The Nassau County Legislature voted Monday to require occupants of historic county-owned properties to disclose their political contributions, boosting oversight to county real estate deals.
The 19-0 vote added regulation to the process for awarding what amounts to be a plum perk for those who live or work in secluded, county-owned mansions located largely on Nassau’s North Shore.
Majority Republican legislators sought new disclosure laws after examining Nassau County Executive Laura Curran’s campaign filings through Jan. 11.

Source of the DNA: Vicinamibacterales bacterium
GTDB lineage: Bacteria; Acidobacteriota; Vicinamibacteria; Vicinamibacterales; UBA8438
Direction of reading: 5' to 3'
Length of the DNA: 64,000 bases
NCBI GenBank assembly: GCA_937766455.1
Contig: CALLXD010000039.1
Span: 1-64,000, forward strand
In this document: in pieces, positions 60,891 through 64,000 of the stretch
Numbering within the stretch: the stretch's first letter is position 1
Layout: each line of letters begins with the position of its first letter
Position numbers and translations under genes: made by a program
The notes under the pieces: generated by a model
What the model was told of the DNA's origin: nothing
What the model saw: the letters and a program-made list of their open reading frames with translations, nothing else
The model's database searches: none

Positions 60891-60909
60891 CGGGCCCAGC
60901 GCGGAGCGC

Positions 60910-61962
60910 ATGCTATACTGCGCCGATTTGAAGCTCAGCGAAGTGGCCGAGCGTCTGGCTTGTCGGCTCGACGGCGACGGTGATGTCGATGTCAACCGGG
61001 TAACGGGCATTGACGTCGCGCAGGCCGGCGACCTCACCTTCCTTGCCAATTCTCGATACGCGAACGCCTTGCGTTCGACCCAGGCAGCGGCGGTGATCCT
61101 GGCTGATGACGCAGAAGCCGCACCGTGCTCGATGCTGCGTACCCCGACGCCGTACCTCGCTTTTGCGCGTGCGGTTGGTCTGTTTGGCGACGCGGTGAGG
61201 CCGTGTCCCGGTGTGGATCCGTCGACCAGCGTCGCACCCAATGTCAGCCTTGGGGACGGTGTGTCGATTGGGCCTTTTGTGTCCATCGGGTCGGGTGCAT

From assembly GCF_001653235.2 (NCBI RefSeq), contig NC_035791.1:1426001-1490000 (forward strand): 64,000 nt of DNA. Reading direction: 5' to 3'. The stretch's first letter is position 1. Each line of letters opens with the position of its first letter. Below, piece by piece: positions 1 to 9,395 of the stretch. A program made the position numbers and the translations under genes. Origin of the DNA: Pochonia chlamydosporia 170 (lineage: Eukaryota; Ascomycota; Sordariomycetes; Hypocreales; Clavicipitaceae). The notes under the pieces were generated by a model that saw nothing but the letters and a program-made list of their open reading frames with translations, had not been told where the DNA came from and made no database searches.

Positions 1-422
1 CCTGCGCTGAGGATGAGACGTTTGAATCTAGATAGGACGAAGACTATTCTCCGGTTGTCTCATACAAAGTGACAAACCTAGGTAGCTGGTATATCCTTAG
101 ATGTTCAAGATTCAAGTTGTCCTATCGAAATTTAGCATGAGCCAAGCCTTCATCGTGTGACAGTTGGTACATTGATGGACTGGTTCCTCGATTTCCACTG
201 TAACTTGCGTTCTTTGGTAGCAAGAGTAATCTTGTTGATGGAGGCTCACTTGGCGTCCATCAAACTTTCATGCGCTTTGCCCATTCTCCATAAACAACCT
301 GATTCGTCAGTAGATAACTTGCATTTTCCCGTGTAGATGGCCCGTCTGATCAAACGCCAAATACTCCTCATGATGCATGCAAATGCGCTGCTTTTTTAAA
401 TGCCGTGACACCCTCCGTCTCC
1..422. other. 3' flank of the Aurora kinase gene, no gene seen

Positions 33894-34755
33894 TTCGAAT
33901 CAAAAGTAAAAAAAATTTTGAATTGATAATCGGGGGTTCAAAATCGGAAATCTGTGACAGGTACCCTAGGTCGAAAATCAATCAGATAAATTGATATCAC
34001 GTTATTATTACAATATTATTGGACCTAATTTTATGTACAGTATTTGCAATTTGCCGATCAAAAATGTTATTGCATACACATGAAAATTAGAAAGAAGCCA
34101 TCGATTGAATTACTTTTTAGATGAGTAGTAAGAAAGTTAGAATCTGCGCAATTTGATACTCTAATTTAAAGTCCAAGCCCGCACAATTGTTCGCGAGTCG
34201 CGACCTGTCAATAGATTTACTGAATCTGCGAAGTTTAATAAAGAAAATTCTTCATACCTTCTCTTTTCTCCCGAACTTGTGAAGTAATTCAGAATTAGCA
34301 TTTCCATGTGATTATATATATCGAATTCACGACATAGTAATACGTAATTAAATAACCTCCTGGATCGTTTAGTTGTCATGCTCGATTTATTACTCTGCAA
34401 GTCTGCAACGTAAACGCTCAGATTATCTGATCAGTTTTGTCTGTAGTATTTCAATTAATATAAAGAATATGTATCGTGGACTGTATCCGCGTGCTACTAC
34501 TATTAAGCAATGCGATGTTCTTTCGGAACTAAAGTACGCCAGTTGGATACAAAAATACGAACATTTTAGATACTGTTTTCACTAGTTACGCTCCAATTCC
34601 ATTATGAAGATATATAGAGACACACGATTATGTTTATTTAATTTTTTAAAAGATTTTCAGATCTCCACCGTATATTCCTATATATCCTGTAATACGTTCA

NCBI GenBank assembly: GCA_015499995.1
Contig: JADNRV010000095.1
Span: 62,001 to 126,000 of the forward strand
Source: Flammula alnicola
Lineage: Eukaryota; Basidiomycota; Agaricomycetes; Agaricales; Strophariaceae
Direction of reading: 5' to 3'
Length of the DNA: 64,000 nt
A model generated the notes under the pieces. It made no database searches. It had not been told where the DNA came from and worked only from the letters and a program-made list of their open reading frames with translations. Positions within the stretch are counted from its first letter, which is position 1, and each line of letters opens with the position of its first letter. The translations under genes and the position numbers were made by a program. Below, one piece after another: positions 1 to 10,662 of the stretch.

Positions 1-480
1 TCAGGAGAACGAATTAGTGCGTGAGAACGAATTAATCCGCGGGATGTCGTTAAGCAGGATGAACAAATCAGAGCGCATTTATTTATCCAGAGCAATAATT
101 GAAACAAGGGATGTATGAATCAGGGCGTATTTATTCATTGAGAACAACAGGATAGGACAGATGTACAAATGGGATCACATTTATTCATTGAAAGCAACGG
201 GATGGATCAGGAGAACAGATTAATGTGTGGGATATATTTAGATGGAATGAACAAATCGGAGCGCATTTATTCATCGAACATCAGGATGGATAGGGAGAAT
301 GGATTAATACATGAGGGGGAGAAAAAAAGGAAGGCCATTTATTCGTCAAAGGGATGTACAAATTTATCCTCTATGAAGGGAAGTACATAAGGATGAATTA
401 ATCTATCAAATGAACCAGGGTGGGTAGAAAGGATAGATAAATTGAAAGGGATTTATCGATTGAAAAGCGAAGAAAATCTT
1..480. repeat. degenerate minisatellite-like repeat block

Republican lawmakers said they were upset that Karli Hagedorn, chairwoman of the Sands Point Preserve Conservancy, had donated $20,000 to Curran’s campaign on Jan. 11.
That was the same day the county legislature approved a special use and occupancy permit for her and her husband, James Hagedorn, for the Mille Fleurs mansion in Sands Point at a rent of $9,000 a month.
County disclosure laws, passed in 2016, require the real estate company that manages Nassau’s historic properties — Smith & DeGroat of Mineola.